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alfred10

Benelli M4 ammo

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What defensive ammo runs best in a clean and dirty Benelli M4?

 

I am looking at running a 3 inch buck shot or slug for my first then possibly 2.75 for the rest.

 

Will it mess it up if I use a 3 inch followed by 2.75 in the elevator or tube? Or, if I used a 3inch in chamber, 3 inch in elevetor, and 2.75 in tube.

 

 

Whats the differences between slugs? Which will have the largest chance of dropping a charging bear? I have seen KO slugs and other brands but dont know much about them.

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Geez ... Where to begin?

 

Don't know what runs "best". I just know that I'm not worried about my M4 running. It will.

 

Why mix 3-inch with 2.75? There isn't any technical problem with that, as far as I'm aware; I just don't see the point. I've got 2.75" slugs and #1 buck. One in the chamber, 7 in the tube. If that's enough power there, I'm not sure how much 3" magnum is going the help. (I also don't like having "variety" in my TOE. The fewer variables, the better.) Personally, I'd rather have the extra round. I pull fast when I'm scared ... Er, not that anything scares me.

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My M4 will eat anything from the cheap Walmart bird shot to the federal vital shock 00 buck. Just buy a bunch of different types of 3 inch and 2.75 and see what you personally like.

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how does the argo system work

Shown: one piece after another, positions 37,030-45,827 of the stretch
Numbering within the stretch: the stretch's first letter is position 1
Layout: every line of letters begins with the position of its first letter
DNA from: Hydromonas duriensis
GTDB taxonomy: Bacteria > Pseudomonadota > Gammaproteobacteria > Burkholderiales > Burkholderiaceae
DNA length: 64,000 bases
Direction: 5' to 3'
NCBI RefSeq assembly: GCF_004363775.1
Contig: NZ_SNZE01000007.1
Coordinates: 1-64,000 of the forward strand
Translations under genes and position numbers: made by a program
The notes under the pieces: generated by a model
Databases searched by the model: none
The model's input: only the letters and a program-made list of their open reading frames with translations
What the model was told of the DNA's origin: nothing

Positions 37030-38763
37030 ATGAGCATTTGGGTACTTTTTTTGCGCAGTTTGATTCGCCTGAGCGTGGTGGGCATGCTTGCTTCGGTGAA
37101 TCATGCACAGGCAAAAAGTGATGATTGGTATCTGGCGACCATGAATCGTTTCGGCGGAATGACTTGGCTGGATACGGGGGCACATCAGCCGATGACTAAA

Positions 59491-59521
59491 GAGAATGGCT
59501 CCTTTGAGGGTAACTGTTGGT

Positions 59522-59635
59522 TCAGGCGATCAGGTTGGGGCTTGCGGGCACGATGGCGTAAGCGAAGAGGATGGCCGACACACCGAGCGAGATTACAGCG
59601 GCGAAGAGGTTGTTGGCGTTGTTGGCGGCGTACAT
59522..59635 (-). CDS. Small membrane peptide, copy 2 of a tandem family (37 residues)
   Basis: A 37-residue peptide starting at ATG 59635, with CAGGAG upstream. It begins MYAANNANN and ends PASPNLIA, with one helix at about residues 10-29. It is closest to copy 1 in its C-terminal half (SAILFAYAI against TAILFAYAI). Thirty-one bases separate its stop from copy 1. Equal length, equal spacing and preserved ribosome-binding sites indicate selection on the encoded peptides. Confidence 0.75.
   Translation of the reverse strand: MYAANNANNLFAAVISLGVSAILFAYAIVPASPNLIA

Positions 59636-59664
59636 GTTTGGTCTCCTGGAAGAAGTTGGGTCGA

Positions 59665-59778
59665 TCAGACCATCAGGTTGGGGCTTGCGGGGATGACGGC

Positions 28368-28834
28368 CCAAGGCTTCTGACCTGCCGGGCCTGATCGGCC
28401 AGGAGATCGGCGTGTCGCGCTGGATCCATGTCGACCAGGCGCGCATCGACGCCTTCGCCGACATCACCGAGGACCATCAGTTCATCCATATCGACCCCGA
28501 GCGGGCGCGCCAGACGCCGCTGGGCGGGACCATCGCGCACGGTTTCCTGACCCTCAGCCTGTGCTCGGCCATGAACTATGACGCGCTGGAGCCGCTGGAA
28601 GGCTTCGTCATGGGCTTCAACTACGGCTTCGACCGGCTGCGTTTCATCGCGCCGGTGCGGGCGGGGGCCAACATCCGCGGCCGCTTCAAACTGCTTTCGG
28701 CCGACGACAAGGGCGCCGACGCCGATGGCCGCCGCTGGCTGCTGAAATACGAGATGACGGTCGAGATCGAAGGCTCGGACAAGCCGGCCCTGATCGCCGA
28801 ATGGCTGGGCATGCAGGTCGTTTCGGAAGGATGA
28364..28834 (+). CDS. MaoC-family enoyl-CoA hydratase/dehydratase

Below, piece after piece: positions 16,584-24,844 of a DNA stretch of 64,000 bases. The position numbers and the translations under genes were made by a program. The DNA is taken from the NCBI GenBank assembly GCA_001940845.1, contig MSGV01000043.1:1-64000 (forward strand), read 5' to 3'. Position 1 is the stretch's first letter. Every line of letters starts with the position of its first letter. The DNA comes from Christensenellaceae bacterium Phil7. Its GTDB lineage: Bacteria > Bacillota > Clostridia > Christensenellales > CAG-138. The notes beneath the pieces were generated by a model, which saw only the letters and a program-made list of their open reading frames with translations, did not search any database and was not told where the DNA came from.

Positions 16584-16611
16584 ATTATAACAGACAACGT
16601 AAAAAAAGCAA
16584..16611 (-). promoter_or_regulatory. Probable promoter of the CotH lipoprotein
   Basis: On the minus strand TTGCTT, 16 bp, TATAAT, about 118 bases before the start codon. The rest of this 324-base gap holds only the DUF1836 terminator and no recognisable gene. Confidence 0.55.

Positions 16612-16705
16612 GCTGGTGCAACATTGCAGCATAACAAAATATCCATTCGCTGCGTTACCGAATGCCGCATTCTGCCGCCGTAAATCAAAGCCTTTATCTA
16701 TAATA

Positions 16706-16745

I'm not an engineer and haven't researched the M4 specifically, so I'll try to get this right in layman's terms based on my limited field-stripping of the firearm. When a shot is fired, a portion of the expanding gasses pushing out the slug/shot and wad are syphoned out of the barrel through two or four ports a couple inches forward of the receiver. The pressure from the gasses pushes two pistons rearward; and they, in turn, push the bolt carrier to the rear (unlocking the bolt and ejecting the empty shell).

 

There are some intricacies in there that I am not fully understanding; but that's it in a nutshell.

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While I am a total noob with the M4 and shotguns, one thing to keep in mind is that the barrel is not rifled. I'm not sure if it would hurt the m4, but there are slugs out there that are advertised for rifled barrels only. My feeling is as follows: spend less on the type of ammo and more on quantity until you find what fits your parameters. Then buy as much as possible. Rinse. Repeat. AFAIK, a shotgun IS NOT the first thing you want to reach for when engaging most dangerous game. The only exception would be wild pigs. For that, check out Dixie slugs. They have some pretty wicked looking loads.

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one thing to keep in mind is that the barrel is not rifled. I'm not sure if it would hurt the m4, but there are slugs out there that are advertised for rifled barrels only.

so would rifled slugs actually hurt an m4 barrel??:o anyone?? bueller,bueller??:D

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so would rifled slugs actually hurt an m4 barrel??:o anyone?? bueller,bueller??:D

 

If you want slugs to shoot accuratly out of your M4 you must shoot rifled slugs. If you shoot Sabots out of it who knows where they're going to go.